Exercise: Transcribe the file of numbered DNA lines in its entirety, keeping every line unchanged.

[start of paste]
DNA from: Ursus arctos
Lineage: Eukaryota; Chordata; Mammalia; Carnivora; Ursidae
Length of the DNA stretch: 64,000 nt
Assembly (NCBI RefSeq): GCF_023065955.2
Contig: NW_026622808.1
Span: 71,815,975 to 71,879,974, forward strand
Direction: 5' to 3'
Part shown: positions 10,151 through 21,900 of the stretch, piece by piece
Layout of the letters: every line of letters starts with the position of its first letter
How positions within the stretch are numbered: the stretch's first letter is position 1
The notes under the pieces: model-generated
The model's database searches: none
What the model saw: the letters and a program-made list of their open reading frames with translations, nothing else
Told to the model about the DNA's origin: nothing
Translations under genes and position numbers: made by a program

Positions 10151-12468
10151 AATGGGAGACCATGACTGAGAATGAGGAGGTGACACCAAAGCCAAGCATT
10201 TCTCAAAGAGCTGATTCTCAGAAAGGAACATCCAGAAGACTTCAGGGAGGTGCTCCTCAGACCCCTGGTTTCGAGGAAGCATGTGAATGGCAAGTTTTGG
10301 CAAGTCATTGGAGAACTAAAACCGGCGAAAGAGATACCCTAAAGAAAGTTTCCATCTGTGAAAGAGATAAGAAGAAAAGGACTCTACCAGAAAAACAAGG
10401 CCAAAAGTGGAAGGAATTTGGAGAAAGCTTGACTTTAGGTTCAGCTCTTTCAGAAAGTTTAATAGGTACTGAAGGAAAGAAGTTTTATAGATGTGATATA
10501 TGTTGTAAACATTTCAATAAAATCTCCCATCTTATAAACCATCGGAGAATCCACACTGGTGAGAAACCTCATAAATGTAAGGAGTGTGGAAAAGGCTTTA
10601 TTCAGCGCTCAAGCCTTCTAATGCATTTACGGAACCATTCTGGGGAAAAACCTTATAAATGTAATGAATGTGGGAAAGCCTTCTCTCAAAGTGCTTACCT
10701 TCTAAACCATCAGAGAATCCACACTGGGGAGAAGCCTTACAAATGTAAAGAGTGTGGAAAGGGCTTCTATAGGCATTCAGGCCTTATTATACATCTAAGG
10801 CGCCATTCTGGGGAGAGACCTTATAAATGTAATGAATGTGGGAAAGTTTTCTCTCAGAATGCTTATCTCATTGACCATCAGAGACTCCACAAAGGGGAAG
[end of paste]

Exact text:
DNA from: Ursus arctos
Lineage: Eukaryota; Chordata; Mammalia; Carnivora; Ursidae
Length of the DNA stretch: 64,000 nt
Assembly (NCBI RefSeq): GCF_023065955.2
Contig: NW_026622808.1
Span: 71,815,975 to 71,879,974, forward strand
Direction: 5' to 3'
Part shown: positions 10,151 through 21,900 of the stretch, piece by piece
Layout of the letters: every line of letters starts with the position of its first letter
How positions within the stretch are numbered: the stretch's first letter is position 1
The notes under the pieces: model-generated
The model's database searches: none
What the model saw: the letters and a program-made list of their open reading frames with translations, nothing else
Told to the model about the DNA's origin: nothing
Translations under genes and position numbers: made by a program

Positions 10151-12468
10151 AATGGGAGACCATGACTGAGAATGAGGAGGTGACACCAAAGCCAAGCATT
10201 TCTCAAAGAGCTGATTCTCAGAAAGGAACATCCAGAAGACTTCAGGGAGGTGCTCCTCAGACCCCTGGTTTCGAGGAAGCATGTGAATGGCAAGTTTTGG
10301 CAAGTCATTGGAGAACTAAAACCGGCGAAAGAGATACCCTAAAGAAAGTTTCCATCTGTGAAAGAGATAAGAAGAAAAGGACTCTACCAGAAAAACAAGG
10401 CCAAAAGTGGAAGGAATTTGGAGAAAGCTTGACTTTAGGTTCAGCTCTTTCAGAAAGTTTAATAGGTACTGAAGGAAAGAAGTTTTATAGATGTGATATA
10501 TGTTGTAAACATTTCAATAAAATCTCCCATCTTATAAACCATCGGAGAATCCACACTGGTGAGAAACCTCATAAATGTAAGGAGTGTGGAAAAGGCTTTA
10601 TTCAGCGCTCAAGCCTTCTAATGCATTTACGGAACCATTCTGGGGAAAAACCTTATAAATGTAATGAATGTGGGAAAGCCTTCTCTCAAAGTGCTTACCT
10701 TCTAAACCATCAGAGAATCCACACTGGGGAGAAGCCTTACAAATGTAAAGAGTGTGGAAAGGGCTTCTATAGGCATTCAGGCCTTATTATACATCTAAGG
10801 CGCCATTCTGGGGAGAGACCTTATAAATGTAATGAATGTGGGAAAGTTTTCTCTCAGAATGCTTATCTCATTGACCATCAGAGACTCCACAAAGGGGAAG